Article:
The Pallava rule formed a golden epoch in the cultural history of south India. The period under the Pallavas was marked by considerable literary activities and cultural revival. The Pallavas warmly patronized Sanskrit language and most of the literary records of the time were composed in that language. Due to the cultural renaissance and a great revival of the Sanskrit language a galaxy of scholars flourished during the Pallava era, which accentuated the literary and cultural development in Southern India. Tradition referred that Simhavishnu, the Pallava king invited the great poet Bharvi to adorn his court. Dandin, the master of Sanskrit prose probably lived in the court of Narasimhavarmana II. Under the royal patronage, Kanchi became the seat of Sanskrit language and literature. The core of learning and education, Kanchi became the point of attraction for the literary scholars. Dinanaga, Kalidasa, Bharvi, Varahamihir etc were the distinguished person with enormous talent in the Pallava country. Not only the Sanskrit literature, the Tamil literature also received a huge impetus during the Pallava period. "Maatavailasa Prahasana", written by Mahendravarmana became very popular. The famous Tamil classic "Tamil Kural was composed during the period under the royal patronage. Madurai became a great center of the Tamil literature and culture. The Tamil grammar "Talakappiam" and Tamil versical compilation "Ettalogai" etc were composed during the period. These were of immense literary importance.
From the 6th century AD, due to the Sanskrit revival, long poetical composition replaced the earlier style of the short poetry. Poetry was written according to the taste of the sophisticated and aristocratic people of the society. The "Silappadigaram" is one of such work suited to the taste of the sophisticated, educated people of the Pallava era. One of the most important literary works of the time was "Ramayanam" by Kaban. This is known as the Tamil form and version of Ramayana, where the character of Ravana was painted with all the noble virtues in comparison to Rama. It is consistent with the Tamil tradition and Tamil ego against the Northern Ramayana by Valmiki. The Buddhist literary work "Manimekhala" and the Jaina poetical work "Shibaga sindamani" etc. also flourished during the period.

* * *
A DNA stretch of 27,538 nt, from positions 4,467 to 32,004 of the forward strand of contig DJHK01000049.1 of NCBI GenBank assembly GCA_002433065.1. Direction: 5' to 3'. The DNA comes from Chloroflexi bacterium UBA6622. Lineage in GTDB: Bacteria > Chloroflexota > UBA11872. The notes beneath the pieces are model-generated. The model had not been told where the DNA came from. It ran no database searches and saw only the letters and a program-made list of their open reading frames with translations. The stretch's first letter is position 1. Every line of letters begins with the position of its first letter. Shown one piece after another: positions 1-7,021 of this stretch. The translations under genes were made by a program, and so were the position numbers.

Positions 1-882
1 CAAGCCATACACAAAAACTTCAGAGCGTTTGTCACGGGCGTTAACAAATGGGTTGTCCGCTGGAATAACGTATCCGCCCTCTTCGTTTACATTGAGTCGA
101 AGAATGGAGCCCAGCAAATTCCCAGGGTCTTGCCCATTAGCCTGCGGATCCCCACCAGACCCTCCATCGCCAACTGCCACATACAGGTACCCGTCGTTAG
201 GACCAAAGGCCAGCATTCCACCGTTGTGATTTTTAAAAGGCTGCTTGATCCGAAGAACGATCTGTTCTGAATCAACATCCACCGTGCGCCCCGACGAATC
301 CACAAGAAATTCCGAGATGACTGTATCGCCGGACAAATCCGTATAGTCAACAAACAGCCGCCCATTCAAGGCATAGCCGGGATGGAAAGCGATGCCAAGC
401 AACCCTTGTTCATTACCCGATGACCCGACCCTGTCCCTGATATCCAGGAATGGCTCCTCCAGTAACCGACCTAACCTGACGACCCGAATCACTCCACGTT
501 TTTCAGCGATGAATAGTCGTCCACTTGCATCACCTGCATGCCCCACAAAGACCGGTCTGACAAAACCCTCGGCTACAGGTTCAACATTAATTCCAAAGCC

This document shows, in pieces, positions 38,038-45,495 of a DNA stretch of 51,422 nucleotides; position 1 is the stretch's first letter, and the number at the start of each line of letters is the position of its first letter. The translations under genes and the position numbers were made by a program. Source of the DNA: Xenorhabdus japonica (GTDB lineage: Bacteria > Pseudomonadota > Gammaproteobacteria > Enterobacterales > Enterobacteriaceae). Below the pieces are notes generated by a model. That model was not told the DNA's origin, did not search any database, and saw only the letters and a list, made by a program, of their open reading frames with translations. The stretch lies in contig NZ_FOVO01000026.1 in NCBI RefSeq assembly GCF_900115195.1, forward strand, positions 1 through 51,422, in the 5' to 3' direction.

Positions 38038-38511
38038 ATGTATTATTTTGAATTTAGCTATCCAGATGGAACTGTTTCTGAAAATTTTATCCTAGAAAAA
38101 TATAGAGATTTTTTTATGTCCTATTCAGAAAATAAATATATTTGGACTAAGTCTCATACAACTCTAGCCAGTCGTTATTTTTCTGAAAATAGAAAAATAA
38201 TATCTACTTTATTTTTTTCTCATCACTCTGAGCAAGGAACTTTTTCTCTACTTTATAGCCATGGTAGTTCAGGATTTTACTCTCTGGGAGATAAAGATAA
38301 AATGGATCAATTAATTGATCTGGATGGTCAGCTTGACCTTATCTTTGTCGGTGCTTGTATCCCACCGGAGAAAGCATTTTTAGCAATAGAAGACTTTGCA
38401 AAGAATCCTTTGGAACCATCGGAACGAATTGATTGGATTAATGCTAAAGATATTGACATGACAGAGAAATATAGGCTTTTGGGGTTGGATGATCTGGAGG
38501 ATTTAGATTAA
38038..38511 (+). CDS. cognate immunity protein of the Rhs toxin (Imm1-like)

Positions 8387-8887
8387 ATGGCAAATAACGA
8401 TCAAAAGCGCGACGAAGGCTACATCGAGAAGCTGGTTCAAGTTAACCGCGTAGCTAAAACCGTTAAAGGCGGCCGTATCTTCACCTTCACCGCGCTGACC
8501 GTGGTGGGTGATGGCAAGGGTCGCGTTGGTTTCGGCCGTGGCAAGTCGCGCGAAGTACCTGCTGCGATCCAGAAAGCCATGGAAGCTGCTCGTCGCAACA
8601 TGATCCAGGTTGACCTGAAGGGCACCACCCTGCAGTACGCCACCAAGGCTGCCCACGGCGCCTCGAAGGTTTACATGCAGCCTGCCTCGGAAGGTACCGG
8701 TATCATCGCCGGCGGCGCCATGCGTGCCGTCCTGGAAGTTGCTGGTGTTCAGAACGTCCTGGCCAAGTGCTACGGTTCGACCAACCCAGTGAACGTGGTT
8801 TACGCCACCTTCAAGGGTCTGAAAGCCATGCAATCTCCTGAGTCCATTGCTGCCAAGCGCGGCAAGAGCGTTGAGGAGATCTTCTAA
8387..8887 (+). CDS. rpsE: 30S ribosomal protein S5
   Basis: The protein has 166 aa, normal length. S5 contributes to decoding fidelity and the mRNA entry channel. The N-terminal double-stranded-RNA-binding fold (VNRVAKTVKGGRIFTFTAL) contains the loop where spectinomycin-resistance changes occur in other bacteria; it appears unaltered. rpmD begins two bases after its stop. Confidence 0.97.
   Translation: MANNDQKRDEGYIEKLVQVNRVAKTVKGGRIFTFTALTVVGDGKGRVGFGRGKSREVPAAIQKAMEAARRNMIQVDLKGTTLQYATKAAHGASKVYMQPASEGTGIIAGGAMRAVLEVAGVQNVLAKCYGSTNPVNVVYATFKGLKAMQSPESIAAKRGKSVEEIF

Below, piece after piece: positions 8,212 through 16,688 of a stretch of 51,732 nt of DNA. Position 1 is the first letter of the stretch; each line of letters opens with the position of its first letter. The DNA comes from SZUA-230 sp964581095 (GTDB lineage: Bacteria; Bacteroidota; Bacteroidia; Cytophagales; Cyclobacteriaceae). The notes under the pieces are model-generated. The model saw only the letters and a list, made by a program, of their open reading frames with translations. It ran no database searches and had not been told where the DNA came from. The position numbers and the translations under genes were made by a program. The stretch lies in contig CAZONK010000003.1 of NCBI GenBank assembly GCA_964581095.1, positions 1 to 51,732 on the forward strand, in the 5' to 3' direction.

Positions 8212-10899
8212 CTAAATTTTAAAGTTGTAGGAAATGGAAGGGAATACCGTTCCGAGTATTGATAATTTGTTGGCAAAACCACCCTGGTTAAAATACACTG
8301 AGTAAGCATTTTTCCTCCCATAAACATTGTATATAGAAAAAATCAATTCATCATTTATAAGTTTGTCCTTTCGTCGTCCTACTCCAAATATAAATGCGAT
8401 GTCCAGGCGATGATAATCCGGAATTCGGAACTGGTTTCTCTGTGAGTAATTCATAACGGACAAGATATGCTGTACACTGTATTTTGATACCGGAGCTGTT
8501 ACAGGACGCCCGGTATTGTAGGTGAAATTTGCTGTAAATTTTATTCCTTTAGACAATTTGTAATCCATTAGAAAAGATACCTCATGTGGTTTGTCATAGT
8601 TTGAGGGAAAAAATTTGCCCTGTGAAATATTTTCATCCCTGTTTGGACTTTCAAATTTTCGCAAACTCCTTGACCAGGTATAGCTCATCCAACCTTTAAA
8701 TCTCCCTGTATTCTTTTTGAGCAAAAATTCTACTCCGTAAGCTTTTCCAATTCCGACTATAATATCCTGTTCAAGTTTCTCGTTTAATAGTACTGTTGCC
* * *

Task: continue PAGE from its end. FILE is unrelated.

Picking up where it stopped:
The devotional songs composed by Vaishnava Alavaras and the Saiva Nayanaras also shared a significant position in the cultural renaissance of the Pallava period. Appar, Sambandhar, Manikkabsagar, Sundar were some of the devotional Narayana poets who composed Tamil Stotras or hymns. Siva was the object of worship and love. Since the Pallava kings were great musicians themselves they were the great patrons of music. Several celebrated musical treatise were also composed under their patronage. During the time painting also received a great patronage from the Pallava kings. Specimen of the Pallava painting has been found in the Pudukottai State.